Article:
Rats use specialized tactile hairs on their snout, called vibrissae (whiskers), to explore their surroundings. Vibrissae have no sensors along their length, but instead transmit mechanical information to receptors embedded in the follicle at the vibrissa base. The transmission of mechanical information along the vibrissa, and thus the tactile information ultimately received by the nervous system, depends critically on the mechanical properties of the vibrissa. In particular, transmission depends on the bending stiffness of the vibrissa, defined as the product of the area moment of inertia and Young's modulus. To date, Young's modulus of the rat vibrissa has not been measured in a uniaxial tensile test. We performed tensile tests on 22 vibrissae cut into two halves: a tip-segment and a base-segment. The average Young's modulus across all segments was 3.34±1.48. GPa. The average modulus of a tip-segment was 3.96±1.60. GPa, and the average modulus of a base-segment was 2.90±1.25. GPa. Thus, on average, tip-segments had a higher Young's modulus than base-segments. High-resolution images of vibrissae were taken to seek structural correlates of this trend. The fraction of the cross-sectional area occupied by the vibrissa cuticle was found to increase along the vibrissa length, and may be responsible for the increase in Young's modulus near the tip.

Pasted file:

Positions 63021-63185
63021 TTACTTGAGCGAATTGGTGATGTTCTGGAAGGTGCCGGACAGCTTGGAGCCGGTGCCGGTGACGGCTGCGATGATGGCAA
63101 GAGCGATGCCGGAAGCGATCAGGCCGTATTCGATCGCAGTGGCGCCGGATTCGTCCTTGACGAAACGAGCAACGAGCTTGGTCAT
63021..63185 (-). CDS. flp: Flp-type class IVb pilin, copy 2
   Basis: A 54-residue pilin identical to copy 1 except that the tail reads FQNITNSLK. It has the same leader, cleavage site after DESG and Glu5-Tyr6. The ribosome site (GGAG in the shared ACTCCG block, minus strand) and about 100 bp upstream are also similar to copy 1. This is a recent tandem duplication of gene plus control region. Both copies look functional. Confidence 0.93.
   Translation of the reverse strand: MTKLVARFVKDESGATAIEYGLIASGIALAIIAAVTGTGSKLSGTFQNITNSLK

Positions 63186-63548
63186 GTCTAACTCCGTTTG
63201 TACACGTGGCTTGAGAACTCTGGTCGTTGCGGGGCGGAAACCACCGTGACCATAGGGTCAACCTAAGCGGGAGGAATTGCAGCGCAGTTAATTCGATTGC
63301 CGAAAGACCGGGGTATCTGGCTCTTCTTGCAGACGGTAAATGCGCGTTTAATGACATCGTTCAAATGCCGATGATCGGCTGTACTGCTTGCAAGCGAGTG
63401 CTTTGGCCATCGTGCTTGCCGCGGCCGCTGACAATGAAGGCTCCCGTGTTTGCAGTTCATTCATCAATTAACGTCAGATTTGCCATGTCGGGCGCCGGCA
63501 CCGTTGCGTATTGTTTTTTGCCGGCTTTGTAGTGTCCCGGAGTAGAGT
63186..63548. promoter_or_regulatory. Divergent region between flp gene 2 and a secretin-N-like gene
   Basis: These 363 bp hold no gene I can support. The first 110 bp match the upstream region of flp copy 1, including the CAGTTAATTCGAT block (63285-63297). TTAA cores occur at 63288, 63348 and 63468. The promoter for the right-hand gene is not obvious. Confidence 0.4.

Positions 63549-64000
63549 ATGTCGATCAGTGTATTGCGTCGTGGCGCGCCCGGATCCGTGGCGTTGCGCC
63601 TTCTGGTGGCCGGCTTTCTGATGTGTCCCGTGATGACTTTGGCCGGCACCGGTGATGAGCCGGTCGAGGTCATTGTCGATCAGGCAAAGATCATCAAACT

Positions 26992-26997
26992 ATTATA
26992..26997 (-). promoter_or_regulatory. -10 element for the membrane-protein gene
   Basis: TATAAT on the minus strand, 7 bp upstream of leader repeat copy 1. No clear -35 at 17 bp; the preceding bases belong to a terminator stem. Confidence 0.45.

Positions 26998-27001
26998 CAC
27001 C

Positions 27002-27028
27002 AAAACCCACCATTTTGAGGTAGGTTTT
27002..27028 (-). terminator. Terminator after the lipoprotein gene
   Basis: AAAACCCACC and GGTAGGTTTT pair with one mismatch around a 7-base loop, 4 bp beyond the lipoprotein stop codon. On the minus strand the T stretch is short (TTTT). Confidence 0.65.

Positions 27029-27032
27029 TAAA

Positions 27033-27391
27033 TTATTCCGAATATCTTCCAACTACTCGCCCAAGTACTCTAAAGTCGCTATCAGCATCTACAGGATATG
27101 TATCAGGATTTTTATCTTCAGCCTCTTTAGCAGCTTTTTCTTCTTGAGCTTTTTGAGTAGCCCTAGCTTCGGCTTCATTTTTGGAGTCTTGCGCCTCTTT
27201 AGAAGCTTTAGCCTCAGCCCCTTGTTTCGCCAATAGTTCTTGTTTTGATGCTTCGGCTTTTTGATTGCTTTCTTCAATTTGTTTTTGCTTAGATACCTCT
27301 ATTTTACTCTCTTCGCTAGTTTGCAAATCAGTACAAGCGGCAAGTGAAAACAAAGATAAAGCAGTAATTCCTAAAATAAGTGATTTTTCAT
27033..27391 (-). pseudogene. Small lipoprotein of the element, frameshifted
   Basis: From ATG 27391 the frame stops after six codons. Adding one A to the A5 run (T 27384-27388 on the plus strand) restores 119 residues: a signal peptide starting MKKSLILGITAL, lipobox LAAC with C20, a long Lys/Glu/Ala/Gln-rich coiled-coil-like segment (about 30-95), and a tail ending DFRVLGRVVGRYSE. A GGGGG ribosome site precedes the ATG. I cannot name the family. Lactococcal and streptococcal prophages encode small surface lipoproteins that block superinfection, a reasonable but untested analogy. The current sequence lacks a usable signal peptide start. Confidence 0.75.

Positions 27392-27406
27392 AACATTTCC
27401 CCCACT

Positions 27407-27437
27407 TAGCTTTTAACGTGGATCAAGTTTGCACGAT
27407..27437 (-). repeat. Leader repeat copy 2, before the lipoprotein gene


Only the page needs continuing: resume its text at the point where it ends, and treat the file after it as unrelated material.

- Elastic modulus
ASJC Scopus subject areas
- Orthopedics and Sports Medicine
- Biomedical Engineering